“Hail, Caesar!” is an episodic dark comedy set in the Golden Age of Hollywood, starring Josh Brolin as fixer, Eddie Mannix. Mannix is a neurotic man who acts tough, but is soft in a rough industry. We get a glimpse at a day in the life of Mannix, as he sorts out a pregnancy scandal with a single actress (Scarlett Johansson), manages a cowboy star’s (Alden Ehrenreich) miscasting in an art film, and searches for a missing debauched Hollywood favorite (George Clooney); all while keeping twin journalists (both played by Tilda Swinton) off his back.

“Hail, Caesar!” is likely the Coens’ most polarizing film since “The Big Lebowski” and it’s just as weird, due to its episodic format and semi-confusing plot. It’s also a movie that satirizes the movie industry while delivering jokes that require your undivided attention. Sure, it’s a bit drawn out and semi-heavy handed, but it’s damn good!

The Coens craft “Hail, Caesar!” as a part Film Noir, part Hollywood satire, and a part political satire, and it all works for the most part. Each cast member delivers rich and funny performances, as expected in a Coen Brothers movie.

Brolin delivers one of his quirkiest performances, portraying Mannix as a tough guy who’s overly concerned with whether or not he’s a good person, stressing over bad habits like smoking. Clooney is always his best with the Coens and delivers a hilarious performance as the dimwitted, egomaniac Kirk Douglas-type. Ehrenreich steals every scene as a Texan star who can’t deliver a simple line as directed, and Channing Tatum dances in a terrific cameo as a musical star with a mysterious background.

The Coens load “Hail, Caesar!” with great sequences, including movies within the movie (these are more introductory sequences for our cast), a smart banter between different religious figures on how Jesus should be portrayed, and some beautiful imagery (the film is shot by Roger Deakins of “Skyfall” and “No Country for Old Men”).

Some sequences and characters aren’t as well developed as others, particularly Tatum’s. With his character (not spoiling anything here), we should have either had more of him or none of him, despite the golden dance sequence.

The Coens vary between dark and violent thrillers like “No Country for Old Men” and Fargo, and quirky comedies like “Raising Arizona” and “The Big Lebowski”. “Hail, Caesar!” falls under the latter and is for anyone who loves movies or film history.

Grade: A-

“The Big Short”

Did you know that a small group of bankers predicted the economy crashing before 2008? Did you know it started with these bankers predicting the housing market crash? Well, I didn’t know until I saw “The Big Short”, which is an insightful  look at the events leading to the recession.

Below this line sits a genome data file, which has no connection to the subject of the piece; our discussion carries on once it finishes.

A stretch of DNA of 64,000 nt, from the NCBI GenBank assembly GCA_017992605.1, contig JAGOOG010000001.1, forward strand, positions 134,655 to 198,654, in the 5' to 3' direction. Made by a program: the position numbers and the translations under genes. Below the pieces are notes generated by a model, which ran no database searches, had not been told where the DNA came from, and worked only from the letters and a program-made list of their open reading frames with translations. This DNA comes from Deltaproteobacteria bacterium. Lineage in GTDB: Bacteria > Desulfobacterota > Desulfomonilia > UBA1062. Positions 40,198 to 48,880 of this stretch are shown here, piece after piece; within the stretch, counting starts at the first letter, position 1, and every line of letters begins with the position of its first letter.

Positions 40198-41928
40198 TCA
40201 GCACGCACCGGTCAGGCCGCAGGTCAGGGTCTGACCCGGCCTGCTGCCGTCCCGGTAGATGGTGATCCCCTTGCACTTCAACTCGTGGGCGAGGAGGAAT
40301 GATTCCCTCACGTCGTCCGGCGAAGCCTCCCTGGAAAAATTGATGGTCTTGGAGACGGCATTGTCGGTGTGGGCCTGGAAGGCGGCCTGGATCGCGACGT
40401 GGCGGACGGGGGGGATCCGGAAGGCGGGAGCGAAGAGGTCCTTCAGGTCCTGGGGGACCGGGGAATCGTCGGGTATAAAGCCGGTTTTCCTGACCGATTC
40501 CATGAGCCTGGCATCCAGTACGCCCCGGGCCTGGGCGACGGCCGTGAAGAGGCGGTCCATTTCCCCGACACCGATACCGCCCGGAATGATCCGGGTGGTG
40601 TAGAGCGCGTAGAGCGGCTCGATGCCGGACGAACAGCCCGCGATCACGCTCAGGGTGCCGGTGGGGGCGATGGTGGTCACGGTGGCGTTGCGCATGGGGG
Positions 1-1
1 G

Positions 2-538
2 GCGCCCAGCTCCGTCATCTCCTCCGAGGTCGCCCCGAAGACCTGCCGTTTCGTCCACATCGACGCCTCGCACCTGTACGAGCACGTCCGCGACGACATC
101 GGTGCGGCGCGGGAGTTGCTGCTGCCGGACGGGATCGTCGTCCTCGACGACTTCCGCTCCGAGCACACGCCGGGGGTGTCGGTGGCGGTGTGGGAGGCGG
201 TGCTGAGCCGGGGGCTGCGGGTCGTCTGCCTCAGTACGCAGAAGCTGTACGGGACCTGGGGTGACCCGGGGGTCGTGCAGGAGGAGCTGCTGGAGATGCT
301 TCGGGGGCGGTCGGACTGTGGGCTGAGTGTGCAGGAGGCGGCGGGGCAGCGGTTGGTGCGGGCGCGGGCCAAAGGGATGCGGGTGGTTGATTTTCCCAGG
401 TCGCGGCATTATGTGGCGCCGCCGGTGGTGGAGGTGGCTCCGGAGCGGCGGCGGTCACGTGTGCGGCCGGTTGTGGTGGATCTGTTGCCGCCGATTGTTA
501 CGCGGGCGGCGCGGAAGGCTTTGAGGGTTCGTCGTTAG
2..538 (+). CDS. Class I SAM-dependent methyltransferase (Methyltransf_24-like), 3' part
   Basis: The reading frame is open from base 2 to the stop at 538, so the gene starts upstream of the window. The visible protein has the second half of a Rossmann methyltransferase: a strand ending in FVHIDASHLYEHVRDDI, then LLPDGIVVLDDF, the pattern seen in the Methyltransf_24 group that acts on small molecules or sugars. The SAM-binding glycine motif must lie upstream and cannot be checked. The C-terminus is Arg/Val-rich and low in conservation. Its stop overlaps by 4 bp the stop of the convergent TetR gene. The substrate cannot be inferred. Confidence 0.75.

“The Big Short” is director Adam McKay’s (“Anchorman”) introduction to dramatic filmmaking and stars Christian Bale, Brad Pitt, Steve Carell, and Ryan Gosling as the  bankers who saw the financial disaster coming. Bale plays the eccentric Michael Burry, who first predicted the recession and bet the housing market would crash while everyone laughed at him. Gosling and Carell play bankers Jared Vinnett and Mark Baum, who learned of Burry’s deal and invested in it. Brad Pitt is a retired banker named Ben Rickert, who mentors two greedy young kids that want in on the short.

“The Big Short” is part docudrama and part satirical comedy, occasionally scoring some laughs (this is the guy who directed “Anchorman” afterall). It doesn’t always hit its mark due to dizzying camerawork and a lack of focus.

Bale delivers a brilliant performance as Burry. He’s a one-eyed man with a lack of social skills who’s focused entirely on numbers and metal music. He’s by far the most interesting character in this movie, but here’s the problem – he’s hardly in it! Carell gives one of his angriest and most human performances as Baum, a man overwhelmed by the flaws in the system and survivor’s guilt.

Pitt and Gosling are both the cool guys as usual, with Pitt portraying Rickert as a health-conscious retired banker, and Gosling acting as the film’s narrator. Vinnett’s narration scenes are funny in a dark and condescending way as he turns the scene over to several celebrities as guest narrators.

McKay’s strong point in “The Big Short” is showing us the horrors of the impending recession, but then finding a funny and cartoonish way to explain it to us. One scene involving Carell’s horrific realization with “Sweet Child O’Mine” as background music, followed by an explanation comparing a black jack game to the recession crumbling is the highlight of the film.

Sadly, there’s just not enough humor or balance between McKay’s cinema verite approach and his dark comedy angle. Not saying McKay should go back to what he knows because he made a good movie, but he does have some room to grow.

Grade: B+